Product Backlog: How to Create, Organise and Maintain it
A properly streamlined and organized product backlog helps you plan, iterate, and acknowledge all the diverse activities that your team needs to work on. Product backlog includes external and internal lists of activities that businesses might maintain to keep all the stakeholders up to date about the progress of various projects.
In this blog, we will discuss product backlog, the creation of a product backlog, and various best practices extensively to maintain an agile product backlog.
So, let’s dive in!
What is the product backlog?
A product backlog is a list of actionable items that the product development team uses to organize, prioritize and manage their tasks. Most product development teams have a lot on their plates and they often juggle multiple tasks at once. Hence, it becomes challenging for them to prioritize the critical tasks.
A product backlog helps the developers to plan their tasks. At the same time, other stakeholders can also refer to keep track of the priority items that the development team is working on. Maintaining a product backlog is a rather good practice considering it will include all ideas, action items, and tasks in one place.
What are the major elements of a product backlog?
Some of the common elements within a product backlog are as follows:
- User story - This will include product feedback from the users that you can treat as major business requirements for your backlog.
- Bug report - A bug report lists all those features that went wrong for the product and you need to fix these on priority.
- Research insights - Any information related to product development that needs further research will also be part of the product backlog.
- Improvement areas - This section within the product backlog must include all the potential product improvement areas that the development team must prioritize.
- Support tickets - Any user complaints or support tickets that the development team should track will also be part of a product backlog.
Different Types of Backlogs You must Know of
Depending on the features and functions, there are three different types of backlogs that businesses must know of:
- Product backlog - A product backlog includes all those features that a business is willing to implement but has not yet prioritized for the product release.
- Release backlog - Release backlogs are those that require fast implementation for the product release.
- Sprint backlog - A sprint backlog includes user stories that should be completed within a specific period.
How to create and develop a product backlog? - A step-by-step guide
Here are the steps to create and develop a product backlog for your product development team:
Step 1: Create your product roadmap
The first step is to create a product roadmap. The product roadmap is a structure of different phases of a product and how it will shape up in the future. It is the cornerstone of a product backlog. So, in the first step, it is a must that the development teams get a clear idea of the roadmap ahead to plan their action items accordingly. A product roadmap gives your internal teams an idea of what they should work on, and accordingly, the team can proceed.
Step 2: List all the action items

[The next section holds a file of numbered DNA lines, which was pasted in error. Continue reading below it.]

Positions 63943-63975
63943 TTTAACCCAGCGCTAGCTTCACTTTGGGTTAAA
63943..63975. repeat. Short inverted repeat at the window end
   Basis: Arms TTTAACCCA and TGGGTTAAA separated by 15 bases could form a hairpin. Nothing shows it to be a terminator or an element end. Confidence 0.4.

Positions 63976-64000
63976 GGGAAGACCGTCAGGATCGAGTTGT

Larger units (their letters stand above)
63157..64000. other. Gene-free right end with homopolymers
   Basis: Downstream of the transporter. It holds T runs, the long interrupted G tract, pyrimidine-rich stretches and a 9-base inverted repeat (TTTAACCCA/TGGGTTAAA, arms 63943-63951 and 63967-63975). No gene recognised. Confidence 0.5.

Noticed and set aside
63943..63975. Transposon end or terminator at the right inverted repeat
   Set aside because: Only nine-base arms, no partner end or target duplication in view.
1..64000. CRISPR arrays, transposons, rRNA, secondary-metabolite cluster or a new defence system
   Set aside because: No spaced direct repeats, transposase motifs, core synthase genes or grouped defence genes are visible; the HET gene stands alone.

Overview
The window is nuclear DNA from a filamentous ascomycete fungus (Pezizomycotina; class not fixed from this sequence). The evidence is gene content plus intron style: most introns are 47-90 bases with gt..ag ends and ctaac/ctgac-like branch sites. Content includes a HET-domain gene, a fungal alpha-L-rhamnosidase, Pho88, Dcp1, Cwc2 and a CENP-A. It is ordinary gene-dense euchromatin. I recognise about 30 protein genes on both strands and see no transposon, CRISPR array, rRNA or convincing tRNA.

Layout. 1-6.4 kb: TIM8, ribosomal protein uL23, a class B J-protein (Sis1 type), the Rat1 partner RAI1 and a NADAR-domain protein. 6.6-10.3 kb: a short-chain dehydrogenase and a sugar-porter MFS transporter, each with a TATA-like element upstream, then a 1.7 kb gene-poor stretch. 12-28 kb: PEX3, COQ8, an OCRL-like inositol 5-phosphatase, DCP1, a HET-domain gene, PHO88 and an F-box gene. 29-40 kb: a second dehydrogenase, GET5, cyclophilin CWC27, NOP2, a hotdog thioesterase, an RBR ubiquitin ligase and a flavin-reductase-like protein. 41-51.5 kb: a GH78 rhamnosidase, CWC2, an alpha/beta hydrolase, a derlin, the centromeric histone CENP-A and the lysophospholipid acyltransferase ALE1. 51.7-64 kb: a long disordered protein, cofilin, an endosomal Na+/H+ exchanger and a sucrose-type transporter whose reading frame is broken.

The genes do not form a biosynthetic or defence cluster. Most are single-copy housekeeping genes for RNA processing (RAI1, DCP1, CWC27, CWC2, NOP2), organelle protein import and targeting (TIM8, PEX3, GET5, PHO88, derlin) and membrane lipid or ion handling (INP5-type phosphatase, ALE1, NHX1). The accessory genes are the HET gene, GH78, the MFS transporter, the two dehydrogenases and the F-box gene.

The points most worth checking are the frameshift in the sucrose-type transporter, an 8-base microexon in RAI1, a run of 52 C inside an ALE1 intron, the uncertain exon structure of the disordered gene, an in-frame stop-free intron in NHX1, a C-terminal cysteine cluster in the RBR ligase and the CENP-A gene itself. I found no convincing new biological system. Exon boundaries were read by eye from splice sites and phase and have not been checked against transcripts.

The next step is to list all the action items and their respective ETAs within your product roadmap. It depends on the development team how they want to structure their lists. For example, some teams may prefer to focus on one task at a time, while others can prefer to complete all tasks at once.
Ideally, the development team and product manager should collaborate to list all the tasks based on urgency. That means a task with a more critical impact should be prioritized first. Development teams should refer to user stories before creating this task list. It will help understand which features are essential for the users and how they should plan their activities.
Once you build the product list thoroughly, it is very important to share it with the product development team for review. Product owners must organize backlog grooming sessions (also known as product backlog refinement) periodically to ensure that each team member reviews the action items and plans their next steps based on the insights.
Step 3: Prioritize the tasks from a value perspective
Now that you have your product backlog ready, it is time to prioritize the tasks from your product backlog. There are two broad ways to prioritize your backlog, namely:
- The product owner can prioritize the tasks based on the vision and business requirements
- The product owner can also conduct a customer survey to understand customers’ requirements and prioritize the tasks accordingly
Product owners can also use the MoSCoW method to prioritize their tasks. Here is how:
- Tasks you Must to
- Tasks you Should do
- Tasks you Could do
- Tasks you Won’t do
Once you have this list ready, sorting and prioritizing the tasks will become easier.
Step 4: Structure the deliverables in a story format
When you have a product backlog in place and the tasks are segmented based on priority, it is time to structure the deliverables in a story format. This will help the development team to understand the business requirements and simplify their jobs.
Here are is how you can formulate your story:
- Customer - In this segment, you can effectively explain the target customer profile and their requirements. For a deeper understanding, you can also mention the names of specific customers so that the development teams can connect better.